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Laundry Dayby Maurie Manning
Synopses & Reviews
In this picture-book-level "graphic novel," a blend of realism and fantasy, clotheslines zigzag across the space between rows of tenement buildings, and a shoeshine boy is surprised when a piece of red silk falls from the sky. He wants to return it to its owner, a quest that takes him up and down fire escapes, back and forth across the clotheslines, and into the company of the colorfully diverse people who live in the apartments: Chinese, Italian, Irish, a rabbi, a prospector, a dressmaker. . . Each sends him on his way, with a moon cake or a cookie, in search of the real owner, and at the end he is happily (magically?) rewarded for his determined integrity. Lively pages laid out in multiple panels, with a few words of text in dialogue balloons, capture the exhilarating action. There is a cheerful side to a neighborhood packed with people of different origins--the opportunity to make friends across race lines, culture lines, and clotheslines!
"In a vivid, warmhearted picture book that unfolds in graphic novel — style panels, a shoeshine boy living in a 1900s immigrant neighborhood (think New York City's Lower East Side) unexpectedly finds a bright red scarf. Determined to locate its owner, the boy embarks on a grand tour of the tenements, meeting Chinese, Polish, Italian, Ukrainian, Jamaican, and Yiddish-speaking inhabitants (a short glossary concludes the book), and earning a mooncake, pennies, and even a bowl of matzo ball soup for his efforts. ('Such a good boy, to come all this way,' says Rabbi Shulevitz's wife.) Manning's pages are exuberance itself as her hero balletically bounds from frame to frame, leaping onto fire escapes, scrambling up and shimmying down water pipes, and using clotheslines as a tightrope and zip line. Manning (Kitchen Dance) may be stretching history slightly to imagine so many different nationalities inhabiting this environment (the demographics could be more 21st-century than 20th), but what really matters is that at every stop, the shoeshine boy finds that the global village is a welcoming, benevolent place. Ages 4 — 8. Agent: Scott Treimel, Scott Treimel NY." Publishers Weekly (Starred Review) Copyright PWxyz, LLC. All rights reserved.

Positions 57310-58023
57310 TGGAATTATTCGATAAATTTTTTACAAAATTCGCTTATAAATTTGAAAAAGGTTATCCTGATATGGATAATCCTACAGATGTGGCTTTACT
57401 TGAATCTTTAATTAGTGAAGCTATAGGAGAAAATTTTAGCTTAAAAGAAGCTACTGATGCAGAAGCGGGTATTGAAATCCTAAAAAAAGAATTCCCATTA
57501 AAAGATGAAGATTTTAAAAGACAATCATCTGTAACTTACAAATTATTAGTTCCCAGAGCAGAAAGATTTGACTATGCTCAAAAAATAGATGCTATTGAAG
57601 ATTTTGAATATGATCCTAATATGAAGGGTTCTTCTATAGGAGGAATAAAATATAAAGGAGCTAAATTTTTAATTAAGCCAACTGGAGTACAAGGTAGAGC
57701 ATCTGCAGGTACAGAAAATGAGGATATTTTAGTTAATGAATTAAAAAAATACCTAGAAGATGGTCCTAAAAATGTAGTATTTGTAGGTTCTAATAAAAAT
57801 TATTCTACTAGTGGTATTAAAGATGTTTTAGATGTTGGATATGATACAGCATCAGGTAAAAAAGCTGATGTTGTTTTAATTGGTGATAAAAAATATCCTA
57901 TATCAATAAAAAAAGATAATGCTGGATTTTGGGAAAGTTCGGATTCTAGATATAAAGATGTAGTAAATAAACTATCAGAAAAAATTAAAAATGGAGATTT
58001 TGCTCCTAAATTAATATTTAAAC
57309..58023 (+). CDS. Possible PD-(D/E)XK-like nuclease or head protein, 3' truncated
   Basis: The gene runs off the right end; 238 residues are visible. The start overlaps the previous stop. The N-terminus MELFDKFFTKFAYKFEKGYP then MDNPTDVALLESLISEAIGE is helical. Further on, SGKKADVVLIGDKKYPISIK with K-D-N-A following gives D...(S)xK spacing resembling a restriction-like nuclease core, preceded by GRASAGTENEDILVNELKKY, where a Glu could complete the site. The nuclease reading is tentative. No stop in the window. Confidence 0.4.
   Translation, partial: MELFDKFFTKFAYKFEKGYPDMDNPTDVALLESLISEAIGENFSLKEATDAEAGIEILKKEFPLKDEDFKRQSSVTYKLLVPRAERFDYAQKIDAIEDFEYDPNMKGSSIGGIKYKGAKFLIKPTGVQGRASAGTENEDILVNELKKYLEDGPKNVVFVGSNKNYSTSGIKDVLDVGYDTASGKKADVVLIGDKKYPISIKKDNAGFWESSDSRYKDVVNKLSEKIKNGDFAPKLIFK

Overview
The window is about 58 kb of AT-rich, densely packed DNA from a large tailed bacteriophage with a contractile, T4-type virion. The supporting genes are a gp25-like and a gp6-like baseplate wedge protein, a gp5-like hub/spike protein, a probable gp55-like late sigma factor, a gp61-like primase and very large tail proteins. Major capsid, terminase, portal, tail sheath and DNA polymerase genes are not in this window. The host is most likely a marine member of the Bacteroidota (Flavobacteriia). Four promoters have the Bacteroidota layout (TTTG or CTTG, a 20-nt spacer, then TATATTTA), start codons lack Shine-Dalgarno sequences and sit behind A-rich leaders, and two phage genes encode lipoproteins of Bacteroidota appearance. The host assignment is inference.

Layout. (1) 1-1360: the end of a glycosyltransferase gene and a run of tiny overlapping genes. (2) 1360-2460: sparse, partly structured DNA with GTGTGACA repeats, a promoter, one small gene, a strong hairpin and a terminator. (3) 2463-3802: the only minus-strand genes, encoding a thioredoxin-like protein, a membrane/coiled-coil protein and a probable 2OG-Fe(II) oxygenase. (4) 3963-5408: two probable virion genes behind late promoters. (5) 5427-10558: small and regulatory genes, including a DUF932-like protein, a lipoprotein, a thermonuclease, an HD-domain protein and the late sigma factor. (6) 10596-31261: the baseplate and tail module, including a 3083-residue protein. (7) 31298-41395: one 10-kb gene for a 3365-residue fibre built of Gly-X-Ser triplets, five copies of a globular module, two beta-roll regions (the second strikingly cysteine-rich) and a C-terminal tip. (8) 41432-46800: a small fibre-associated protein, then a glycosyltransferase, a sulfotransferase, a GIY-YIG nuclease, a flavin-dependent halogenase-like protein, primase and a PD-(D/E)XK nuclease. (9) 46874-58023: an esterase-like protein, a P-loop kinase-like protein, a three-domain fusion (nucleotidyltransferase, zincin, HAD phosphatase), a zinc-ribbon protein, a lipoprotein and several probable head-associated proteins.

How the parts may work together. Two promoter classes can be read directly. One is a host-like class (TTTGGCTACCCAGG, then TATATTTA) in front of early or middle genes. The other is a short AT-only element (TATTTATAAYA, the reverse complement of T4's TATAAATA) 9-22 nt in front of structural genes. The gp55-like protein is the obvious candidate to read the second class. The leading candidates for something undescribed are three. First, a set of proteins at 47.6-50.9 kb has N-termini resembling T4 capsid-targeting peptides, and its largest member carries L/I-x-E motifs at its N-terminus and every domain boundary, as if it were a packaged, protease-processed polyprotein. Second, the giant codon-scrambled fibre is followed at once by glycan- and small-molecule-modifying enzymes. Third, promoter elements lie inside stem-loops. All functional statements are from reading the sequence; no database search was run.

This graphic novel-style picture book takes us on the quest of a shoe-shine boy through busy, multicultural tenements to return a piece of silk to its rightful owner. Meeting a host of colorful characters along the way, this lively picture book lets us make friends across race lines, culture lines, and clotheslines!
A little girl wakes in the night to mysterious, inviting noises. She rouses her brother, and they sneak downstairs and peek into the kitchen. To their amazement and delight, their parents are dancing and singing---"?Como te quiero! Oh, how I love you!" ---as they clean up and put food away. Mama and Papa discover the two kids and sweep them into the embrace of a family dance. Slowly, the song changes to a lullaby. . . the children close sleepy eyes. . . then Mama and Papa tuck them into bed again. The story reads like poetry. The art moves from subdued tones to hot tropical colors and back again. And as you turn the pages, you can almost hear the music---changing from a pop ballad to a hot tango to a cozy lullaby. All in all, it's a perfect bedtime book, with a satisfying hugs-and-kisses ending.
In a picture book that blends realism and fantasy, a shoeshine boy is surprised when a
piece of red silk falls from the sky. Trying to find its owner, he ventures up and down
fire escapes, back and forth across clotheslines, and into the company of the colorfully
diverse people who live in the tenement. Lively pages laid out in multiple panels, with
a few words of text in dialogue balloons, capture the exhilarating action, and foreignlanguage
phrases are translated on the endpapers. There is a cheerful side to a neighborhood
packed with people of different originsand#8212;the opportunity to make friends
across race lines, culture lines, and clotheslines!
About the Author
Maurie J. Manning is the author/illustrator of "The Aunts Go Marching," an IRA Notable Book (2003, Boyds Mills Press) and the illustrator of many other titles. For this book, her Clarion debut, she drew inspiration from the Latino American branch of her family. She and her children live in Berkeley, California.
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